Newsletter May 2017

On 11 April the film world suffered a great loss with death of cinematographer Michael Ballhaus at the age of 81. Ballhaus worked with Rainer Werner Fassbinder on a series of 15 films, stretching from WHITY to THE MARRIAGE OF MARIA BRAUN. Recalling the exhibition “Fassbinder – NOW” in the German weekly “Die Zeit,” Gerhard Midding remarks “what a distinctive, seminal and influential hallmark the 360-degree pan, with which Ballhaus first experimented in MARTHA in 1973, has become. It is a magical moment and one of the most unforgettable encounters in the history of German cinema.”
During and after his work with Fassbinder, Bauhaus emerged as one of the film industry’s leading cinematographers. In Germany he worked with Volker Schlöndorff, Ulrich Schamoni, Margarethe von Trotta and Peter Stein, and later in Hollywood with Mike Nichols, Wolfgang Petersen, Francis Ford Coppola and, of course, Martin Scorsese, with whom he formed an intensive collaborative bond, as he had previously with Fassbinder.

In an interview with the Hollywood Reporter, Scorsese remembers his friend and colleague, who never shrank from a challenge: “If we were running out of time and light, he would figure out a way to work faster. And if we were behind schedule and getting into a situation where we had to eliminate set-ups, he would sit down with me calmly and we would work it out together: instead of getting frustrated about what was being taken away, he would always think in terms of what we had.

It has often been pointed out how down-to-earth Ballhaus remained in spite of his Hollywood fame. RWFF president Juliane Maria Lorenz remembers a very special member of Fassbinder’s circle: “The fact that he was one of the rare gems of German cinema and that the worldwide success of THE MARRIAGE OF MARIA BRAUN opened the door to Hollywood for him was not so much due to chance or the name Fassbinder but to Michael Ballhaus himself, who always remained inquisitive and placed his talent in the service of his profession.”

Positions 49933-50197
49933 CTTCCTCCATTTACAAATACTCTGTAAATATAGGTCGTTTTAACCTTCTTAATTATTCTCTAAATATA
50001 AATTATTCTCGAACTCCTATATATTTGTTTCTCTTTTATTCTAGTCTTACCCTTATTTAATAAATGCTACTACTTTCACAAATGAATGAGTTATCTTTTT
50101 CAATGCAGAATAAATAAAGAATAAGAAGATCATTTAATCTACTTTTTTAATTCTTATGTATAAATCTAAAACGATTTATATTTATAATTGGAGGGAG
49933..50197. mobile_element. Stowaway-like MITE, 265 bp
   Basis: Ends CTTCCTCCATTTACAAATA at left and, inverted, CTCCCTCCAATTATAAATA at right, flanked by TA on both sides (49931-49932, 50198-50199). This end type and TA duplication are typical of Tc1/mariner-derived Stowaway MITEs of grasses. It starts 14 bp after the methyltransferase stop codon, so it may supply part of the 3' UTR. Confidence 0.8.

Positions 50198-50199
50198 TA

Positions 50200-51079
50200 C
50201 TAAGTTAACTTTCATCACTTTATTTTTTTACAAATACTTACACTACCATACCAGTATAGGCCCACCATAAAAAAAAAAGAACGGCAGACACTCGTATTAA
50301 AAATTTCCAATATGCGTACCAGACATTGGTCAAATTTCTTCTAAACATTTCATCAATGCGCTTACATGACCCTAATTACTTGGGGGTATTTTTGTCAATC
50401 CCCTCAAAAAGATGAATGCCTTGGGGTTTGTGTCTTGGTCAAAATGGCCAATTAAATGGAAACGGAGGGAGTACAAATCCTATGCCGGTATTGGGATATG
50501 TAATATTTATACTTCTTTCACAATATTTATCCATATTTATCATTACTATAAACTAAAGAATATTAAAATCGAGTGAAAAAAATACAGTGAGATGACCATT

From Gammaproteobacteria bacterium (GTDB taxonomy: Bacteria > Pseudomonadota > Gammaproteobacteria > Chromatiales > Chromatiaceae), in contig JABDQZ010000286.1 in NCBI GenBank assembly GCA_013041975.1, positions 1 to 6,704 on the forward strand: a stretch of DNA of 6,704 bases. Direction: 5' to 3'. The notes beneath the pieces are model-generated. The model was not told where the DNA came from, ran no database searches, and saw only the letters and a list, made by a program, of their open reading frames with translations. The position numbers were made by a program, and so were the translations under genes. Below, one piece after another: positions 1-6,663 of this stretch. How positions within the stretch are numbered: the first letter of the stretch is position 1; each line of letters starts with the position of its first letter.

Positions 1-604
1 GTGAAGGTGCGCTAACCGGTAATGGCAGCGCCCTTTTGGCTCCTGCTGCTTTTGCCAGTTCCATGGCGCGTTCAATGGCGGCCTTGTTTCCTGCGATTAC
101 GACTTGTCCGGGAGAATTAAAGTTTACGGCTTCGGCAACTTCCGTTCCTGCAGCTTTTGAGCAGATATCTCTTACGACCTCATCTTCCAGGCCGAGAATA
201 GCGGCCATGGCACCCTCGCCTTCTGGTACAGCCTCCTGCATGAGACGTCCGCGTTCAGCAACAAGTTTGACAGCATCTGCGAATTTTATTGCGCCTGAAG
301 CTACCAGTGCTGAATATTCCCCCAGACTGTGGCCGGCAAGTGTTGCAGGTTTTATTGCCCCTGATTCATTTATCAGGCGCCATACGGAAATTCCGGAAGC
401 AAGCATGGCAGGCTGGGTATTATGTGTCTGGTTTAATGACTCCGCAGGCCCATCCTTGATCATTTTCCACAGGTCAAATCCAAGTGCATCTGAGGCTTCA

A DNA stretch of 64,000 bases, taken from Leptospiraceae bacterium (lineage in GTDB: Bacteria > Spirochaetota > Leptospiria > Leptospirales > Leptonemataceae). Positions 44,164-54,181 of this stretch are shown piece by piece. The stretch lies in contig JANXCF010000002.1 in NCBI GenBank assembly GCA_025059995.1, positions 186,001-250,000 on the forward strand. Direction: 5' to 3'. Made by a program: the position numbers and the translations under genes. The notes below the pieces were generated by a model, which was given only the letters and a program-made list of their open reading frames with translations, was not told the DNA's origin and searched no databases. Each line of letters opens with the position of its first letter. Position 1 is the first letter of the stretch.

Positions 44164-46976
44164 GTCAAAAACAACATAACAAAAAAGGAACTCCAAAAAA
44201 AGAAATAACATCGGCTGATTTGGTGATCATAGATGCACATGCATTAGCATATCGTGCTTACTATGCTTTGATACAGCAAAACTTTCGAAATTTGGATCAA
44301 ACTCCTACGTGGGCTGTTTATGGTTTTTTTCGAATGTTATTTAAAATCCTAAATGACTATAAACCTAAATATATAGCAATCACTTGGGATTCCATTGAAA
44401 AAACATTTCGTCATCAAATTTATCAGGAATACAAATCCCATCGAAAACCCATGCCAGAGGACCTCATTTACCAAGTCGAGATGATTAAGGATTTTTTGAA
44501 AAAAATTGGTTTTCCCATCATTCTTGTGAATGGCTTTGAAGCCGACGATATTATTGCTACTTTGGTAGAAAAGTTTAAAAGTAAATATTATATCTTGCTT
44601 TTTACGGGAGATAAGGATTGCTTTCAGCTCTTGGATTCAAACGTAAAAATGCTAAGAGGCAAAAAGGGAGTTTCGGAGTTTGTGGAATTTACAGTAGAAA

Another shadow was cast over the month of April with the death of actress Christine Kaufmann at the age of 72. Her career covered a half a century of cinema history. As a young girl she already appeared alongside Romy Schneider in Géza von Radványi’ s MÄDCHEN IN UNIFORM (Girls in Uniform). Her career later took her to Italy, Hollywood and then back to Germany, where she appeared in Fassbinder films such as LILI MARLEEN and LOLA. She was modest about her eventful career and once said, “I know that I was not always good but I always appeared to be gifted.”

A director with whom Christine Kaufmann worked a number of times was Peter Zadek, and from 5 to 7 May the Filmkollektiv Frankfurt is showing a series of Zadek’s films at the Deutsches Filmmuseum. In the early 1970s, while Zadek was artistic director of the Schauspielhaus in Bochum, Fassbinder was engaged as a director there. The collaboration between the two men was initially anything other than harmonious. For instance, RWF bought a dog he called Zadek and loudly commanded around in the presence of the artistic director. The relationship later improved. Fassbinder dedicated his film THE MARRIAGE OF MARIA BRAUN to Zadek and in an interview with the Frankfurter Rundschau in 1979 said that Zadek had become “an important person” for him and someone with whom he could talk. The program of Zadek films being screened is available at: